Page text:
The University of Michigan Sedation Score (UMSS) is used to score the Level of Sedation. 

    0  Awake and alert
    1  Minimally sedated: may appear tired/sleepy, responds to verbal conversation +/- sound
    2  Moderately sedated: somnolent/sleeping, easily roused with tactile stimulation or verbal command
    3  Deep sedation: deep sleep, rousable only with deep or physical stimulation
    4 Unrousable

     

    Guidelines for procedural sedation can be found by clicking on this web-link.

     

    Pain scores

    Pain scores should be calculated by using a Pain Assessment tool appropriate for the age, developmental level and clinical state of the child. Suggested ages are as follows:

    • FLACC scale for infants and toddlers and non-verbal children
    • Wong-Baker Faces Scale for children 5 -17 years (may be used for some children from 3 years)
    • Numeric rating scale for children >8 years.

    Other Pain assessment tools include the neonatal Pain Assessment Tool (PAT) (link to the Neonatal Pain Assessment clinical guideline) and COMFORT- B scale (used in PICU).

     

    Further guidelines for pain scores can be found by clicking on this web-link.


    Children receiving PCA or epidural infusions should have further assessment details recorded on the Pain Observation Chart (MR 87E)

     

    Contact the Children's Pain Management Service (CPMS) for any pain related issues. All children with PCA or epidural must have CPMS involvement.

     

    Additional Observations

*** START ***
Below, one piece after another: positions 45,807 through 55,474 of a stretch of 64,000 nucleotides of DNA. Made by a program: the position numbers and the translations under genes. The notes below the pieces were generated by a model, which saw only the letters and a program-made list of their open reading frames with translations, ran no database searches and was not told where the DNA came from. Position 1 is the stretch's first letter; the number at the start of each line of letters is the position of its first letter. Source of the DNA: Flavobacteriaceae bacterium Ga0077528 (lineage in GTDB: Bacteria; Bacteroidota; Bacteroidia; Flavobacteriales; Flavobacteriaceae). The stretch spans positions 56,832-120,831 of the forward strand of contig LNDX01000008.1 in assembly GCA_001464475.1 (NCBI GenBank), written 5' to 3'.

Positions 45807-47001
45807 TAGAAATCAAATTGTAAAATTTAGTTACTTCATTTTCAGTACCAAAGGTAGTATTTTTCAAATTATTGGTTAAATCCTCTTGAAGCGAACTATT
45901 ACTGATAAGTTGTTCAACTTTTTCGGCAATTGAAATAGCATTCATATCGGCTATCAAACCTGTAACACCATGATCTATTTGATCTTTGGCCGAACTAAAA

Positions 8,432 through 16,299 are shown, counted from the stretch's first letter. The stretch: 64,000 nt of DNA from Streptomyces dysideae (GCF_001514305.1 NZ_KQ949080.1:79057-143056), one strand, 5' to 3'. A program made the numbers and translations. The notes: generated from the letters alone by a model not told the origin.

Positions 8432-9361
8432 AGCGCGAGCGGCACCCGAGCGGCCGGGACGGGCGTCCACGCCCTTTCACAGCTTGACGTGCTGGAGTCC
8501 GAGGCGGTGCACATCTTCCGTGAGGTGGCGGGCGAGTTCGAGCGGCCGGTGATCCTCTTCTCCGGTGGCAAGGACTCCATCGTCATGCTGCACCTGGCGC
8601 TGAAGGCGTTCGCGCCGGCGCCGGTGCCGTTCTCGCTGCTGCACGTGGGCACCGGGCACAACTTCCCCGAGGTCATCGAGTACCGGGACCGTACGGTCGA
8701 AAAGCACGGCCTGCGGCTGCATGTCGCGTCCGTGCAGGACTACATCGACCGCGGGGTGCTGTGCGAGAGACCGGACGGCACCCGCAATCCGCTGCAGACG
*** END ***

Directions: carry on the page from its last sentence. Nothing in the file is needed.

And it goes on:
Further observations may be required and should be written in the Additional Observations section at the bottom of the chart.

    These may include:

    • Blood sugar level
    • Capillary refill time
    • Non-invasive ventilation parameters
    • Ventilation parameters
    • Isolette/radiant heater temperature (<1 year only)

    Neurovascular observations should be performed on the Upper Limb Observation Chart (MR947/A) or the Lower Limb Observation Chart (MR 946/A). Further details about neurovascular observations can be found here.

     

    Events /Comments box and section

    At the bottom of the vital sign page there is a larger box to document a letter which refers to a clinical event. Refer to the front page of the chart where the event, or comment, is allocated a corresponding letter and then document this letter in the Events/Comments box.


    Events/Comments should be made on the observation chart if they help interpret the observations and vital sign trends (e.g decreased heart rate observed with administration of procedural sedation, or mother concerned about increased drowsiness of her child, or commencement or completion of blood product transfusion).


    If the child’s observations transgress into the Orange or Purple zone, then further details must be provided in the Events/Comments section on the front page of the chart, including details of the Escalation of Care plan and response.